Given this speed, we found that adaptive evolution could explain more recent changes in characteristics of wild animals (such as size or timing of reproduction). Other mechanisms are also important, but this result indicates that evolution must be considered in conjunction with other explanations.

increased competition

What does this mean for the future? At a time when natural environments are changing dramatically around the world, due to climate change and other forces, will evolution help animals adapt?

Unfortunately, this is where things get complicated. Our research only estimated genetic changes due to natural selection, but, in the context of climate change, there are other forces at play.

First, there are other evolutionary forces (such as mutations, chance, and migration). Second, environmental change itself is probably a more important driver of population demography than genetic change. If the environment continues to deteriorate, theory tells us that adaptive evolution will generally not be able to fully compensate.

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Finally, adaptive evolution can, by itself, modify the environment experienced by future generations. Particularly when individuals compete for a resource (such as food, territory, or mates), any genetic improvement will lead to increased competition within the population.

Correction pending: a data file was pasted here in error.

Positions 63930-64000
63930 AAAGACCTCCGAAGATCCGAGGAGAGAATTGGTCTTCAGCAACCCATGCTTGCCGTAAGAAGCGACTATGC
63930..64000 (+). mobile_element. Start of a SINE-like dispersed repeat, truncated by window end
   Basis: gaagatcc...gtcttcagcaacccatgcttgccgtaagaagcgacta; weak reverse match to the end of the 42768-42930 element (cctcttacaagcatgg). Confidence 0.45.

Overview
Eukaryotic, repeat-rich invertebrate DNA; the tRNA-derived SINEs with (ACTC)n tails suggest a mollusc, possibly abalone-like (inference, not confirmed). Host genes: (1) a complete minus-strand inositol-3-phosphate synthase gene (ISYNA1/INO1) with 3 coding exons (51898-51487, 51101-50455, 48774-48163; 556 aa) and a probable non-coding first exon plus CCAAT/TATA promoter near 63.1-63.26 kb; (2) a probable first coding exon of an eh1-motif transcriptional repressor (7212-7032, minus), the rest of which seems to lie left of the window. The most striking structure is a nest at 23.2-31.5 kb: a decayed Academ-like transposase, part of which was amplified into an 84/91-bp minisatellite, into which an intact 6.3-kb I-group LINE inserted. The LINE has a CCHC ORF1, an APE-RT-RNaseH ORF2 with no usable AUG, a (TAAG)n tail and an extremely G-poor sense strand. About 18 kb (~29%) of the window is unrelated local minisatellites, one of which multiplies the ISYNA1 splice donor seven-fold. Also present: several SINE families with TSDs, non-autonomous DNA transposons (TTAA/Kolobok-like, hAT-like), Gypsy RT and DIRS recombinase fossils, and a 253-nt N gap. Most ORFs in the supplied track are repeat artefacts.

Our work alone is insufficient to make predictions. However, it shows that evolution cannot be ignored if we want to accurately predict the near future of animal populations.

Despite the practical challenges, we are amazed to witness Darwinian evolution, a process once thought to be extremely slow and operating observably throughout our lifetimes.

* Timothée Bonnet is a researcher in evolutionary biology at the Research School of Biology at the Australian National University in Canberra.